Former Employees at Taqueria Nueve Describe Workplace Harassment

“There’s so many small things that he’s done that are not cool. When you add it all together, it’s revolting.”

(Brian Burk)

News of bad behavior sweeping Portland's restaurant industry since June now includes a Buckman neighborhood favorite whose customers are so loyal they once raised $30,000 to bring it back to life.

In the past two weeks, WW has interviewed three former female employees at Taqueria Nueve. They shared similar stories about the restaurant and Brent Richford, its current owner. None of the women has filed a complaint with the Oregon Bureau of Labor & Industries or sued him. But all allege harassment.

One former employee WW spoke to is Bee Filko, 31, who got a job as a server at Taqueria Nueve in July 2018 and was employed there until COVID-19 shut the restaurant down in March.

Filko recalls an incident in which she was taking customers' orders when Richford came up behind her and put his hand on her back. While he was talking to the customers, he unfastened her bra. She had to excuse herself to fasten it back together as she held onto her chest.

She told co-workers and friends about it later that night after they saw she was clearly upset by the incident.

Filko says Richford regularly made what she considered unwanted sexual advances.

"When you're standing at a computer taking an order, he would come up behind me and try to rub my shoulders as he was pulling my waist into his," she says.

Filko says Richford often drank mezcal on the job and his behavior would worsen after a few drinks. (His driving record includes a DUII in 2011 for which he completed diversion.)

Kensey Anderson was 22 when she started working at Taqueria Nueve in 2014. She had moved to Portland from San Luis Obispo, Calif., to pursue a master's degree in contemporary art.

She worked at Taqueria Nueve for almost four years, but after about a year there, in the summer of 2015, Anderson claims Richford physically assaulted her at the nearby Lovecraft Bar.

After a few drinks with Richford and several other employees after work, Anderson says she was dancing with then-Taqueria Nueve manager Lisa Barrett when Richford started grinding on her from behind. He put a hand around her neck, whispered in her ear and then suddenly grabbed a handful of her hair and bent her toward his chest and navel.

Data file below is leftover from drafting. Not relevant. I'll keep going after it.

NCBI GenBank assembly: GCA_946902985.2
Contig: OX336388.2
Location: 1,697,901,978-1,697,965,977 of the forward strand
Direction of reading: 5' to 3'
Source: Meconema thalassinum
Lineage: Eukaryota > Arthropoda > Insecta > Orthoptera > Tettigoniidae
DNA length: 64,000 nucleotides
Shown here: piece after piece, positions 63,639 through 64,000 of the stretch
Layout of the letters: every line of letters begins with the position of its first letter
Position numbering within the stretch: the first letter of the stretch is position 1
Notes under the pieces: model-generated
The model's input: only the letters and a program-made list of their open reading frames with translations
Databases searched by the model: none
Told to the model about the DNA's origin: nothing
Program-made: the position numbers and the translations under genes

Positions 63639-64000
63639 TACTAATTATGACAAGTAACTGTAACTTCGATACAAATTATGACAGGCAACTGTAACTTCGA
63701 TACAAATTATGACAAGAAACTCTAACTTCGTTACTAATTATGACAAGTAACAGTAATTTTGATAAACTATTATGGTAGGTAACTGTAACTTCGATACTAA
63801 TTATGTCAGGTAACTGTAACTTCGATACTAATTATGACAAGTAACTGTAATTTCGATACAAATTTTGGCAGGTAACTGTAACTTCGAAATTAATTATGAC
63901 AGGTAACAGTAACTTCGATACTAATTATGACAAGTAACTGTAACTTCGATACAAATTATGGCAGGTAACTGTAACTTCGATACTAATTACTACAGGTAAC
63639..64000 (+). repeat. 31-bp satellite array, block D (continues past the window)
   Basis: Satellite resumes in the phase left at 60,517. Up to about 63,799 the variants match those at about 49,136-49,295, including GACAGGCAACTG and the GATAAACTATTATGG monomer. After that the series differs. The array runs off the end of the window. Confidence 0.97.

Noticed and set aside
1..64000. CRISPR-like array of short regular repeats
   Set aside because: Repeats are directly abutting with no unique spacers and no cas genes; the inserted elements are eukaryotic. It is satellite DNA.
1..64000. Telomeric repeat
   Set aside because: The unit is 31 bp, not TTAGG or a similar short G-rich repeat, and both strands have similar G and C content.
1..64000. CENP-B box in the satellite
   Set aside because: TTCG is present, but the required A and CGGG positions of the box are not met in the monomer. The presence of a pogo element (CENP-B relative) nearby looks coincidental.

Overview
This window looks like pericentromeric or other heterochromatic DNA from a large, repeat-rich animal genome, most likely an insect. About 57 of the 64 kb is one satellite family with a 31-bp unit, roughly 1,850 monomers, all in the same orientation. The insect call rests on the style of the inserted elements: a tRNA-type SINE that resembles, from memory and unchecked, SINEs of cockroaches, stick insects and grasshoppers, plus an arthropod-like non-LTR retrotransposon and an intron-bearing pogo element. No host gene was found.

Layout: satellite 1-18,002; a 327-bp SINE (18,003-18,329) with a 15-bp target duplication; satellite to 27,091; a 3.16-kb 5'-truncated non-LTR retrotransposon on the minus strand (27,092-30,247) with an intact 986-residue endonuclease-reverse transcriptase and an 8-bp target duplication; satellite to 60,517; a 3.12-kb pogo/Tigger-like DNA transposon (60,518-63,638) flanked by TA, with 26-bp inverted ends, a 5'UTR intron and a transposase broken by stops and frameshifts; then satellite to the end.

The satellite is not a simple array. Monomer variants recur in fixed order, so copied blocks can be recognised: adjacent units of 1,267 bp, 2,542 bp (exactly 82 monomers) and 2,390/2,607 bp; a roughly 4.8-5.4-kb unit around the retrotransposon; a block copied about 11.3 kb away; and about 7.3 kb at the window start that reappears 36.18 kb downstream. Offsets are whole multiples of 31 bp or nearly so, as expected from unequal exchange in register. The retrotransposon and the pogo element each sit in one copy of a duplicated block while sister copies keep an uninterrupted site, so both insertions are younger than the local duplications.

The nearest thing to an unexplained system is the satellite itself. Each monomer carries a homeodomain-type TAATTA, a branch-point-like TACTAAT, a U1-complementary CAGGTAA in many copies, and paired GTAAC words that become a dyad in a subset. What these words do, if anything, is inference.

"I was shooing him away but trying not to yell at my boss," Anderson says. "The next few years, I felt so much shame that I never spoke up to him."

Barrett, who managed Taqueria Nueve from 2015 to 2018, tells WW she witnessed the incident.

"It was horrifying to watch," Barrett says. "She was frozen in fear."

About a week after the incident at Lovecraft, Anderson says Richford assaulted her again.

"One day during service, I did something he didn't like so he grabbed me around the throat and he shook me and laughed as he was doing it in front of customers, and I just seized up," Anderson says. Anderson quit in March 2018 but says her treatment by Richford still haunts her when she thinks about it.

"Just a bubble that starts here," Anderson says, pointing to her lower abdomen, "and sends chills down the back. If I hear his voice or think I see him, I get pale."

Barrett, 38, says Richford never targeted her, but she felt powerless when she witnessed Richford assaulting Anderson and throughout her time working at Taqueria Nueve, even as a manager.

"I worked there for a lot longer than I ever wanted to, not only because of the financial situation but because I felt like I was the shield trying to protect people from him," Barrett says. "There's so many small things that he's done that are not cool. When you add it all together, it's revolting."

Taqueria Nueve was established in 2000 by Billy Schumaker. Richford was then an employee. The men met in 1998 working at Paley's Place, a fine dining establishment in Northwest Portland.

In 2008, Taqueria Nueve shut down abruptly, leaving loyal customers dismayed. The closure was highly publicized, leaving fans of the restaurant devastated.

In 2014, the business reopened with the help of a $30,000 Kickstarter campaign. Schumaker and Richford posted the names of generous donors, whom they called "La Familia," on the restaurant's soaring pink walls. Schumaker sold his share of the restaurant to Richford in 2017, according to Barrett, and moved out of the country.

Richford would not speak directly to WW but responded in writing to a number of specific allegations. He says there is truth in the allegations.

"In the past, our industry has welcomed a culture where we work hard, party hard and play hard," Richford wrote. "What I recognize now is that what might have been a good time for me wasn't shared by all."

Richford says he will behave better in future and added that he is getting training in management and human resource issues.

"I have lacked professional boundaries with my team. I was insensitive in ways I interacted with people in the moment." Richford wrote. "Going out drinking and partying with our team became more important than running a professional business."

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